Whose:  “Whose shoes are those?”
Whom:  you should be able to get through life without using this word.  “To whom do I owe my knowledge of grammar?” is better replaced by, “Who taught me grammar?”  If the answer is him, the question uses whom; if the answer is he, then the question is who.
Who loves you baby?  He does!  Whom do you love?  Him!    “Whom” is popular amongst and betwixt those whose sign is Antiquarius.

    An owl says “hoo hoo” when commenting on the world in general. An owl who says “who? who?” is likely a philosopher.  The owl in my back yard says “Who? Who? Who? Hoo, hoooooooer” asking and answering herself as do most females.  Generally most people don’t give a hoot about this.   

    Contractions:  Shortening words by replacing letters with an apostrophe; gov’t, can’t, they’re, she’ll, o’clock, it’s and the creative I’d’ve .  Gov’r Palin speaks in contractions as in “I’m runnin’ for pres’dent to be savin’ us from death panels.”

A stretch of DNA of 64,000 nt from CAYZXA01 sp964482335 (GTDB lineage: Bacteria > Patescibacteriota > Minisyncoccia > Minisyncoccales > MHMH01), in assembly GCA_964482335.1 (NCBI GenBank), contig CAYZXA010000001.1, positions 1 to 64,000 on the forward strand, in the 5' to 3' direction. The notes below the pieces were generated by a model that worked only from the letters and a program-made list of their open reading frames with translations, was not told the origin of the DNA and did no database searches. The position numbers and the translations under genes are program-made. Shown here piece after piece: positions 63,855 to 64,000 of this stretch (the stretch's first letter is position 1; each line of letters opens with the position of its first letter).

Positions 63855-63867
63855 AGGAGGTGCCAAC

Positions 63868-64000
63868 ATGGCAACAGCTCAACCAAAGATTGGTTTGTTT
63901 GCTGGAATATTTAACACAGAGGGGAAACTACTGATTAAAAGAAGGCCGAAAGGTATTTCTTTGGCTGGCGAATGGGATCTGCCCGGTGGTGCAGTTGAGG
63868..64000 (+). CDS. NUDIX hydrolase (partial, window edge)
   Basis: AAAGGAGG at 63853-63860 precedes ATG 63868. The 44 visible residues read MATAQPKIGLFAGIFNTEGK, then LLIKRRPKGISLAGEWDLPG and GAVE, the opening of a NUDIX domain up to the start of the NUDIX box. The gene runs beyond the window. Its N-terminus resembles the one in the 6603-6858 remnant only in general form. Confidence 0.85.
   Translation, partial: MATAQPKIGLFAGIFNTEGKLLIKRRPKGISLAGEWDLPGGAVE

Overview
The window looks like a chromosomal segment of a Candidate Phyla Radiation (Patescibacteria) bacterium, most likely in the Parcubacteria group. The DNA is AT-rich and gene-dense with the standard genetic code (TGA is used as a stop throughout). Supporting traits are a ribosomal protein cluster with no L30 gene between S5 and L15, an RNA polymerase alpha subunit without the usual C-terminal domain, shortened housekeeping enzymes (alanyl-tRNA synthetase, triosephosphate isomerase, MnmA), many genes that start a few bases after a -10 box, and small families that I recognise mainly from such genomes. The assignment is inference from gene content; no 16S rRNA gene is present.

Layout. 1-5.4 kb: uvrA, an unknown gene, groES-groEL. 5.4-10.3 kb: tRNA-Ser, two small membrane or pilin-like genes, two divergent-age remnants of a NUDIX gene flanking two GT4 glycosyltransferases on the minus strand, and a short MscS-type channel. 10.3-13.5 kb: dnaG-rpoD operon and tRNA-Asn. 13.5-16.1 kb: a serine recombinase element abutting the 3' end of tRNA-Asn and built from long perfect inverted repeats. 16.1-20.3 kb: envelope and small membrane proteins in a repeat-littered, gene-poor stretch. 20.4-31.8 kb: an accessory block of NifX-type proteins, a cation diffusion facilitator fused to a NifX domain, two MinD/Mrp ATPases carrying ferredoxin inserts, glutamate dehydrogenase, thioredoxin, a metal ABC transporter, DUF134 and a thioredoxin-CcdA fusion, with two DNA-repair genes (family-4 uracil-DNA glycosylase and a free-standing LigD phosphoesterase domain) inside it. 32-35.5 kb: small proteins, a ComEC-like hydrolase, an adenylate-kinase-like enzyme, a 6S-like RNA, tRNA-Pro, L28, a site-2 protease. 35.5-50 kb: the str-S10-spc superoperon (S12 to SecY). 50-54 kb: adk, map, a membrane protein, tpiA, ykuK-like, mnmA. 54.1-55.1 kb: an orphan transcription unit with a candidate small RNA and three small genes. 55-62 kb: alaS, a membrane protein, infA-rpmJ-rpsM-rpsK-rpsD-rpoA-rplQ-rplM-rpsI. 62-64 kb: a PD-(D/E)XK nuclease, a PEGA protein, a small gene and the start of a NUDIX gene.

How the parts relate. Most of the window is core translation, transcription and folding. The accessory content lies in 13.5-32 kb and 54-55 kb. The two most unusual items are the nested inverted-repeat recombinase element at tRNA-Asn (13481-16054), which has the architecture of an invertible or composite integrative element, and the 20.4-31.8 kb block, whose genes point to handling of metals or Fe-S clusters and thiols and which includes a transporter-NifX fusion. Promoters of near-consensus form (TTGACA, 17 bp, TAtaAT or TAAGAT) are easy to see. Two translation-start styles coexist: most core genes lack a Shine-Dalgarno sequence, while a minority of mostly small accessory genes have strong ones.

Possessive Apostrophes:  Darla’s womb’s muscle’s fiber’s cell’s nucleus’ DNA strands were punctuated by contractions.  Ownership is shown by the addition of the “apostrophe s” except in some cases where we already have enough s’s and just add the apostrophe at the end—Russ’ books. 

    To Boldly Split Infinitives:  An infinitive is a verb preceded by the word “to.”  To run, to walk, to go, to write, to talk or to split.  Grammar rules say don’t break them up.  It's best never to unintentionally split infinitives (unless you want to really emphasize something).  I am willing to strongly predict writers will obsolete this rule at the World Grammar Society meeting in Helsinki in 2012.